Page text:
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Camano Island State Park

Puget Sound and Islands > Bellingham Area
48.1220, -122.4910 Map & Directions
2.6 miles, roundtrip
Elevation Gain
200 feet
Highest Point
200 feet
Calculated Difficulty About Calculated Difficulty
Camano Island State Park. Photo by Alan Bauer.
  • Dogs allowed on leash
  • Good for kids
  • Coast

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A fine little park with beach access, camping, a boat launch and trails. A popular park in the summer, this is a great place for a quiet off-season hike. On this loop trail, there are views, a forest walk, birding and beachcombing. Continue reading

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Hiking Camano Island State Park

A fine little park with beach access, camping, a boat launch and trails. A popular park in the summer, this is a great place for a quiet off-season hike. On this loop trail, there are views, a forest walk, birding and beachcombing.

Start your hike by hiking up the road to the hairpin turn. Just at the corner of the turn is a sign and the start of the Loop Trail. Follow this trail along the top of the bluff, looking down through the branches of the madrona trees to the beach and out across to the snowcapped Olympic Mountains. At each signed intersection follow the arrow for the Loop Trail. When you come to a sign for South Beach, follow the arrow and head down a series of sturdy stairs that will take you from the bluff to the beach. Once you get to the bottom, before crossing the little bridge and hitting the road, turn right onto the Marsh Trail. This nice alternative will take you between the edge of the woods and a marshy area alive with mixed flocks of small songbirds. See how many you can find in the brush! 

When you reach the end, you will be by the boat launch and looking up at the bluff you just looked down from! If you hit a low tide this area makes for some wonderful beach walking. Keep an eye peeled for eagles. After all the Saratoga Passage is also called the ‘Salmon Freeway’! Three major spawning rivers run into the Passage, the Skagit, Stillaguamish, and Snohomish. Notice the erosion going on at the top of the bluff, it is part of the ecosystem here. The sand deposits are carried to beaches by the tides and this creates habitat for eelgrass beds, which in turn creates a place for small forage fish used for food by the many inhabitants of the Sound and shoreline.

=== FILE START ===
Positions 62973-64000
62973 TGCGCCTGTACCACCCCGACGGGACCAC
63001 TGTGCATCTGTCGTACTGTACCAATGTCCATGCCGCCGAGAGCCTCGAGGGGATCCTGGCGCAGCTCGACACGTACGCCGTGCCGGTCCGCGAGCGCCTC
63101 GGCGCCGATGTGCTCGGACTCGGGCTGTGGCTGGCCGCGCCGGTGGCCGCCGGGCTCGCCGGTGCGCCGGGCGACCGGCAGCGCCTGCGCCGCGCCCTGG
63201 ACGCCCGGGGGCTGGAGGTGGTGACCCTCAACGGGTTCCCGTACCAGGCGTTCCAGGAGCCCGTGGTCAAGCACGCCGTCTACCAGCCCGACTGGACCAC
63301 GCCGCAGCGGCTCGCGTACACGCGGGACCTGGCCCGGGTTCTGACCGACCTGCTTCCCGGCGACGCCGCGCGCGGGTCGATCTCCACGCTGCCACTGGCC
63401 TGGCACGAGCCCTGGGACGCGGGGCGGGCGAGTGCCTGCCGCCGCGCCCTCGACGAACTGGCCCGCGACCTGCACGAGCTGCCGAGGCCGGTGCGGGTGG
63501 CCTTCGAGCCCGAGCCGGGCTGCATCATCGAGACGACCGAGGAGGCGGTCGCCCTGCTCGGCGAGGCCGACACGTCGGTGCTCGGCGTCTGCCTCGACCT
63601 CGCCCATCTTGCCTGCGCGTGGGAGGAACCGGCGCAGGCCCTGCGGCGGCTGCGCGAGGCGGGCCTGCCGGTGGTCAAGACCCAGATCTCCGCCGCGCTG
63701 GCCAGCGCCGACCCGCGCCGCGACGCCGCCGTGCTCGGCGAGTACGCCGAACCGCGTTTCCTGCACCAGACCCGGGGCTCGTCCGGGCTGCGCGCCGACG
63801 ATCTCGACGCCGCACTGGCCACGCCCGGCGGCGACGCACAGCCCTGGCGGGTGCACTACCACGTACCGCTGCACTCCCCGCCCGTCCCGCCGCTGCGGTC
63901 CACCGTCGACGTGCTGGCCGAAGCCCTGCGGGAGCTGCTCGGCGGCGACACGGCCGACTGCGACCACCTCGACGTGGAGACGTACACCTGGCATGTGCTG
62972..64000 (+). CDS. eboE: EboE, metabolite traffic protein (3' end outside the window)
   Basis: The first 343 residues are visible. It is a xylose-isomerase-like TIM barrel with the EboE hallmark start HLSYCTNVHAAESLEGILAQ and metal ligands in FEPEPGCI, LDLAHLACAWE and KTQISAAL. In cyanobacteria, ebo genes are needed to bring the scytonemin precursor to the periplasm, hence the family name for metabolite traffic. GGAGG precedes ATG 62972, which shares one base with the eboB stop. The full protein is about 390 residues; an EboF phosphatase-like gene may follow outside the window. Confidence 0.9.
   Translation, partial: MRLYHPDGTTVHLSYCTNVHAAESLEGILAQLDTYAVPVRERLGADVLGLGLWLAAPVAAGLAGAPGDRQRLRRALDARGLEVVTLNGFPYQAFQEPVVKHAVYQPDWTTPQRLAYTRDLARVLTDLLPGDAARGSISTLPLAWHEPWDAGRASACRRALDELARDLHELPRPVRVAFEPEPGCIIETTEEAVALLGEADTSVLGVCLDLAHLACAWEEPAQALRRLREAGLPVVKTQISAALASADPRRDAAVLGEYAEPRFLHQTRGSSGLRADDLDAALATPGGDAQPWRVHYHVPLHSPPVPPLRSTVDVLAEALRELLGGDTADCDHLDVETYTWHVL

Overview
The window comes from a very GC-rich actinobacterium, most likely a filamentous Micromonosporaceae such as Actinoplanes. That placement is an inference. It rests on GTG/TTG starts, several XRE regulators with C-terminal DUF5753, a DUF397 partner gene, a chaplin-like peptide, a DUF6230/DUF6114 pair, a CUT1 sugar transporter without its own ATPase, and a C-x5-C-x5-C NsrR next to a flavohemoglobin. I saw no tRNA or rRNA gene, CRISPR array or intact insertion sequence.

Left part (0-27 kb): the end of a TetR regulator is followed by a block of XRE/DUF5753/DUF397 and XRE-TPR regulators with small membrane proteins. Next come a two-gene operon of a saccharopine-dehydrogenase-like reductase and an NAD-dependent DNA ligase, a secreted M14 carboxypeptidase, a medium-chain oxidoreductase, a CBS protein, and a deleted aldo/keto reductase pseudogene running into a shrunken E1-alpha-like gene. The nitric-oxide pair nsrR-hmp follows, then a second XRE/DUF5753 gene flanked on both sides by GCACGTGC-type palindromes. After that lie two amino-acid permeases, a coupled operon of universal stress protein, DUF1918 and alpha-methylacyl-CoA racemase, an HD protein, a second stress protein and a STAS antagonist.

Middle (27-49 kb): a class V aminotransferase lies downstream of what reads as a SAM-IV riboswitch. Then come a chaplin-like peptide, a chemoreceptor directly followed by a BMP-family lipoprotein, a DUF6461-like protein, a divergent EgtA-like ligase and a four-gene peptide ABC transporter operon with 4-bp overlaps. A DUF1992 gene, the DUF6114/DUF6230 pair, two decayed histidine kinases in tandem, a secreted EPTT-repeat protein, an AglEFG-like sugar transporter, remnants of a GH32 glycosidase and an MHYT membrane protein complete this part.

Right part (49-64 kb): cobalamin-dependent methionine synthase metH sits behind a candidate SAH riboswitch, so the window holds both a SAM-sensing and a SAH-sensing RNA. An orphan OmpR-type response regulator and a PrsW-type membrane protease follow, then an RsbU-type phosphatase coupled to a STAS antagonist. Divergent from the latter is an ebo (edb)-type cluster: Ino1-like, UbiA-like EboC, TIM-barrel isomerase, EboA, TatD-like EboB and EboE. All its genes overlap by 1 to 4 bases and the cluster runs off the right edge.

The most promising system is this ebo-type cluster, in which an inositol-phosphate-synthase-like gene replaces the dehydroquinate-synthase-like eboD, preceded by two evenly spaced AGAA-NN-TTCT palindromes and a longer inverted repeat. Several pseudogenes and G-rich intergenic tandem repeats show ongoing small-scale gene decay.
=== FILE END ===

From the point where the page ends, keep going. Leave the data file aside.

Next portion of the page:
When you are done here, walk along the rocky beach by the picnic tables. Right where the rocks meet the soil, there is a yellow daisy -- Puget Sound gumplant -- that seems to boom all winter! 

There are other trails besides hiking trails, and this park is on the Cascadia Marine Trail. The Marine Trail starts at the southern end of Puget Sound and goes all the way to Canada. You will find a map of it and a campsite at the end of the picnic tables. To camp here, you must have docked a human powered boat. 

Head back uphill for the rest of the Loop, keeping right at the fork and climbing back up a short set of stairs. During periods of high runoff, look for the small waterfall on the left. At the top of the hill, the trail gets rather hard to follow as it weaves in, out and around campsites. You want the South Rim and Elger Bay Viewpoint trail. If you lose it, follow the road downhill a bit and pick it up on the left. This trail heads uphill through the forest, skirting the outer edge of the park. If you didn’t eat lunch on the beach, enjoy your sandwich on a nice bench here in the woods. Please respect the private property along the park border. 

The next section is the Howard Adams section. There will be an intersection (unmarked at this writing). To the right is a dirt road, to the left is a paved park road. Follow the dirt road. Stay on this until you see a brown arrow pointing to the left and down. This marks the park boundary. Once you follow this trail down, you will end up a short way from the hairpin turn and your starting point. 

Note that if the tide is out far enough, you can walk on the beach all the way down to the boat launch area, then pick up the Loop Trail from the boat launch area. Be sure to watch the tide, it can come all the way up to the base of the cliff, leaving you with no place to walk.

Extending Your Hike: Across the road from your ending point you can pick up the Cross Island trail and hike all the way to Cama Beach. There is also a nice little nature walk located in the center of the campground for little hikers.

Hike Description Written by
Linda Roe, WTA Correspondent

Camano Island State Park

Map & Directions

Co-ordinates: 48.1220, -122.4910 Open in Google Maps

Before You Go

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Parking Pass/Entry Fee

Discover Pass

WTA Pro Tip: Save a copy of our directions before you leave! App-based driving directions aren't always accurate and data connections may be unreliable as you drive to the trailhead.

Getting There

Head north on I 5 from Everett. Take exit 212 for Highway 532, signed Stanwood/Camano Island. After exiting the freeway, turn left at the light onto 532.

In 9.8 miles come to a Y, stay left (signed for parks). In eight miles, turn right onto Mountain View Road. There is a gas station/grocery store on the right just before the turn. In just under two miles turn left onto Lowell Point Rd.

In .7 miles drive into the park. Turn right and head downhill to the day use parking area. There is a large parking area, picnic tables and restrooms.

More Hike Details


Puget Sound and Islands > Bellingham Area

Washington State Parks

Guidebooks & Maps

Day Hiking: Central Cascades (Romano - Mountaineers Books)

USGS Juniper Beach

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Camano Island State Park

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